While being considered more of a horror-comedy, I still feel like the movie gave its viewers good character development and made us care for the central protagonist, especially with the gruesome
While being filmed with a low-budget, it really does not feel like it at all. The central characters are all very unique and well acted, there is a lot of character development built up before the murders start. For example, we find out that two of the main characters are serial killers themselves as they murder a man for his car and belongings at the beginning of the movie, this instantly intrigues the viewer and leaves them wanting more. Then we are introduced to a policeman with a secret… his love life, as well as a young runaway couple who got out of there hometown as their families never accepted their love for each other. The killings are very graphic in this slasher, and they are all very sudden and take the audience by surprise, the killer’s look is nothing special, a doll mask which has been done before e.g. “Alice, Sweet, Alice” and “Valentine”… But the good thing about this movie is the number of twists and turns throughout the movie, which I can’t say if I have inspired you to watch it, just trust me on this one; the acting is some of the best I have ever seen, the camera quality is well-handled and the story is just one big thrill-ride from beginning to end, I agree with the reviews on the DVD cover, this movie is one of the “Most Flawless Retro Slasher Ever”!
The ‘See No Evil’ franchise hardly gets any recognition as it is, which really saddens me because they are really decent slasher movies, I know that the “WWE Studios” logo can scare some people away because, trust me, I never showed any interest in the original movie until I watched this sequel, I picked it up really cheap soon after it got released on DVD and I’m glad I did. I mainly picked it up because Danielle Harris plays the main character and I think she is a great actress, she is also my favorite scream queen in recent years. The story picks up immediately where the first one left off, as all the victims of the first movie are brought into a morgue in body bags where Harris’ character is performing autopsies on them all late at night. Her friends surprise her by coming to the morgue where they have a little celebration, to everyone’s surprise, the murderer (Jacob Goodnight) awakens in his body bag and hunts down the group of medical students one-by-one.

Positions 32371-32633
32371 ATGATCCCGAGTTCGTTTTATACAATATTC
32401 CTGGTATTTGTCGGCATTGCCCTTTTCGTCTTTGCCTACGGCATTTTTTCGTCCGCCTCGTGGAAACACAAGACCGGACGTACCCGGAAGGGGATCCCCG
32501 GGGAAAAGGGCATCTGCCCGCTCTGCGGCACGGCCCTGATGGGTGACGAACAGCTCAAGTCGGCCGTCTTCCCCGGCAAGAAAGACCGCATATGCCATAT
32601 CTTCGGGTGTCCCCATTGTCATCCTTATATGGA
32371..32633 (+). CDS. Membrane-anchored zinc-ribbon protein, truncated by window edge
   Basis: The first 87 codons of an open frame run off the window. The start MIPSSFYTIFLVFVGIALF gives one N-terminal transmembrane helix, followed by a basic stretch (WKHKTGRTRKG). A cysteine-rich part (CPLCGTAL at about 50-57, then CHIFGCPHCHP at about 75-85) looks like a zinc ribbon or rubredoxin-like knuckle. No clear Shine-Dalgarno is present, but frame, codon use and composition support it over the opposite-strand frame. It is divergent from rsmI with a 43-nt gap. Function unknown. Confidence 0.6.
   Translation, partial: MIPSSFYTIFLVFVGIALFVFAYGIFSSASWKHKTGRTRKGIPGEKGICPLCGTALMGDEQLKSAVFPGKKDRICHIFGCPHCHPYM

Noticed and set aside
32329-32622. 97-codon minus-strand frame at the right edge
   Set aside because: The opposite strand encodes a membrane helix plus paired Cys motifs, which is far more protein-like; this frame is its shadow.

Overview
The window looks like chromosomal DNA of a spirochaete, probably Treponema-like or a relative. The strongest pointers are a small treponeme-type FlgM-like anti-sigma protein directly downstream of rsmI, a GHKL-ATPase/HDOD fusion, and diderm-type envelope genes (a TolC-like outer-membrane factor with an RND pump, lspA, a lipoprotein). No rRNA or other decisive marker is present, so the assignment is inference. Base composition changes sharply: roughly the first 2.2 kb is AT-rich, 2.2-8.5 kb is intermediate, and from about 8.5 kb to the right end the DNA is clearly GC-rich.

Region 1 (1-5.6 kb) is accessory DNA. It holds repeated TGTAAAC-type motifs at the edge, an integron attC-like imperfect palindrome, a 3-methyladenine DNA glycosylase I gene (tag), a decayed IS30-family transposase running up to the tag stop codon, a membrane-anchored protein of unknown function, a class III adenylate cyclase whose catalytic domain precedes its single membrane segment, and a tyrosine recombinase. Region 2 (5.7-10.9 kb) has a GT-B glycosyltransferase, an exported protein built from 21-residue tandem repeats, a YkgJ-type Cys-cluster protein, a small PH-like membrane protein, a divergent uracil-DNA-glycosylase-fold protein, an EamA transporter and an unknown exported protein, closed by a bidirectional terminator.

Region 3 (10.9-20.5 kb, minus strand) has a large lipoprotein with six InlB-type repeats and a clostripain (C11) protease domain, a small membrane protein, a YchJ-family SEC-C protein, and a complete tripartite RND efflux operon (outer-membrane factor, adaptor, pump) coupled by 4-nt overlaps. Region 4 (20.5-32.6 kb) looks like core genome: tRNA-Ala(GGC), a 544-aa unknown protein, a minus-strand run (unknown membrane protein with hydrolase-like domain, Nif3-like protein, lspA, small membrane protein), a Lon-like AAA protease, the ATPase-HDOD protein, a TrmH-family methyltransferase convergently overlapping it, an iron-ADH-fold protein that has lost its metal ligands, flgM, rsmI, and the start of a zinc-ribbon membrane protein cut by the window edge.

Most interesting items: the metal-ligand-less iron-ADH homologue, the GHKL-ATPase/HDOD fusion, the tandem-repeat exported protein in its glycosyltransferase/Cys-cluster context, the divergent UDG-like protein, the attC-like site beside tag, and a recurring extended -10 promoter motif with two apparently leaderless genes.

The movie is very bloody and some of the death scenes are very brutal, I like that they set the story immediately after the original. The only thing that stops this from being further down on the list is the fact that they killed off Harris’ character, I guess I’m used to her being the final girl but that upset me. However, the tension built up towards the end of the movie really makes you want the remaining medical student to survive this night of terror.
I am so happy that this trilogy exists, I noticed that there were hardly any recent slasher icons to look up to lately, and even if the third movie is the last time we cross paths with Victor Crowley, I am glad that his send-off was positive. As always, Danielle Harris plays the final girl really well as her character had already survived his reign of terror twice… but now, she wants to be rid of him for good. Adam Green did such a good job of producing a new horror icon for the 2010’s and I hope that he goes on to do so much more for the horror community. I feel like he could do an incredible job of the new “Friday the 13th” reboot that teased us all last year. I love how Green manages to wrap everything up nicely and gives a faithful send-off to both his protagonist and antagonist. I think this entry in the series is quite light-hearted and humorous while maintaining the shock value with the gory deaths. If you want to keep the slasher genre alive, please watch all three of these modern classics, I guarantee you will not be wasting your time
Like Victor Crowley, I believe that Chrome skull has definitely become one of the most recent icons of slasher horror. With talks of a third ‘Laid to Rest’ movie in the works, it won’t be long until he gets his own trilogy. This sequel comes complete with over-the-top gory deaths, a lead character that you hopes survive this nightmare and a battle between two psychos makes this one of the best slasher movies of the past decade, and it helps that Danielle Harris makes an appearance, even if it is not for a long while, her character is crucial to the plot, and the setting up of the third movie. For some people, this may be a bit too gory, but everyone can manage to see some likable qualities about this movie. If you are a fan of really gory slasher movies then I would recommend checking this flick out.